The tilt during the summer is letting in more direct light as when in the winter the angle of the sun showing isn’t as direct. During the summer we get more sun light because there are more days, so we are exposed to the sunlight longer in the summer, which leads to it being warmer rather than in the winter months.

6. If, somehow, the Earth’s tilt changed from 23.5° to just 5°, what would change about the seasons?

The intensity of the seasons would increase.

Part D: The Lunar Cycle

In this portion you will be using the simulation Lunar Phase Simulator which is located at

This simulation is a top-down view of the Earth looking at the North Pole. It can also show the position of the Moon in its orbit and the associated phase. Take a few minutes to familiarize yourself with how the simulation works, combine what you see in the simulation with the diagram below, and then answer the questions.

1. What Moon phase will an observer see if the Moon is directly overhead at sunset?

First Quarter

2. What Moon phase will an observer see if the Moon is directly overhead at sunrise?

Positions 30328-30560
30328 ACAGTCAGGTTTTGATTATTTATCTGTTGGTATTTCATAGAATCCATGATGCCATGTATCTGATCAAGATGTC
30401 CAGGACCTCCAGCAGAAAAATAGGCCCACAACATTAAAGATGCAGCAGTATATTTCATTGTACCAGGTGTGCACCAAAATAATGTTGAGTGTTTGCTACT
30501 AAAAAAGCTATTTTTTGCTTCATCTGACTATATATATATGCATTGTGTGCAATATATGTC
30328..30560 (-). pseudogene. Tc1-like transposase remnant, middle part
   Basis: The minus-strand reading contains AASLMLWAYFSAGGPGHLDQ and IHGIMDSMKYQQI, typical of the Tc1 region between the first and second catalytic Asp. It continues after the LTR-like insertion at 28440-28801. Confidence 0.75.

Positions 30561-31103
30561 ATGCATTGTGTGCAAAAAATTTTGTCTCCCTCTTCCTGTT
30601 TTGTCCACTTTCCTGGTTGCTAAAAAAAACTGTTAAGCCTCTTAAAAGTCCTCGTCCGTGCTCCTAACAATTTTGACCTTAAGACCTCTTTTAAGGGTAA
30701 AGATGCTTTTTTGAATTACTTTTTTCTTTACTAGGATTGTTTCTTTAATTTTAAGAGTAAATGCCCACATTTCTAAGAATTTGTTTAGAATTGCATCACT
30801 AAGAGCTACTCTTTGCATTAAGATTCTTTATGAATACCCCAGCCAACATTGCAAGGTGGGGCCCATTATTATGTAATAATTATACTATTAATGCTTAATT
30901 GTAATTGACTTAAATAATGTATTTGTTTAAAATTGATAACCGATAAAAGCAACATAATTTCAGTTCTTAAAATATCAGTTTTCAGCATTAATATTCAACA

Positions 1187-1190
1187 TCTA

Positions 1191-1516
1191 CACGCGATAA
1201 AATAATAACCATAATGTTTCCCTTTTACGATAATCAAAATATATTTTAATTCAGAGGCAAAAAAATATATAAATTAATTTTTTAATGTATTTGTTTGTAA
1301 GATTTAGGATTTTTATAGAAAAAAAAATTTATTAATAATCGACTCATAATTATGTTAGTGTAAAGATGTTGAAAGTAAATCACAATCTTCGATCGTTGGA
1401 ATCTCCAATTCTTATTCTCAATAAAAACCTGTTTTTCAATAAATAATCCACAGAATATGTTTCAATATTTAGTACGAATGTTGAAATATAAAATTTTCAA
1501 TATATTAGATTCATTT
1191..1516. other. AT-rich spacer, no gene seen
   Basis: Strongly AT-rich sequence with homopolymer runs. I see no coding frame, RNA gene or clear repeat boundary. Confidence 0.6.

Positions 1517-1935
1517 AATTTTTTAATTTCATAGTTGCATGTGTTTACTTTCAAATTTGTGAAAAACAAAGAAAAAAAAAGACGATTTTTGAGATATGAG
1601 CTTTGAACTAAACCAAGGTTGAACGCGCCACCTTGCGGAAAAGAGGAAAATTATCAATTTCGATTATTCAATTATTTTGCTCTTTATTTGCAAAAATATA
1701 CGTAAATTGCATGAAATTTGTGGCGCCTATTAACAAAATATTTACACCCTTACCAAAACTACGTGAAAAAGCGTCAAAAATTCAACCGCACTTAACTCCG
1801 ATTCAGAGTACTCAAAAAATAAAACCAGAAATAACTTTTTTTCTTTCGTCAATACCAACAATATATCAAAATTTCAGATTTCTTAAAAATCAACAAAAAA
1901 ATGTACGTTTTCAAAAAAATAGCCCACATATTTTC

Third Quarter

3. What Moon phase can be seen for half of the night and then half of the day?

Third Quarter

4. What Moon phase can be seen for half of the day and then half of the night?

First Quarter

5. The following sketches of the moon's appearance were made over about four weeks. Identify the phases and put them in the correct numerical order (full Moon is considered as 0, the starting point). One is labeled for you.

PictureOrderPhasePictureOrderPhaseA Wanning CrescentDFirst QuarterB1Wanning GibbousEWaxing GibbousCFull MoonFWanning Crescent

6. In the diagram below the sun's light is coming in from the right. The moon's location is marked at several points on its orbit. These are the points the moon was at when the sketches above were drawn. Identify each position with the letter of the corresponding sketch.



7. How long does it take the Moon to complete one cycle of phases, in days? About 29.5 Days

8. If the Moon is full today, what phase do you expect it to be at in a week?

Third Quarter

9. How about one month later?

Full Moon

10. Is there a dark side of the Moon? (Note: this question can be effectively answered either yes or no, so it is important to thoroughly explain your reasoning.)

No, because the sun is always shining at the moon, therefore there’s always a night time and day time of the moon.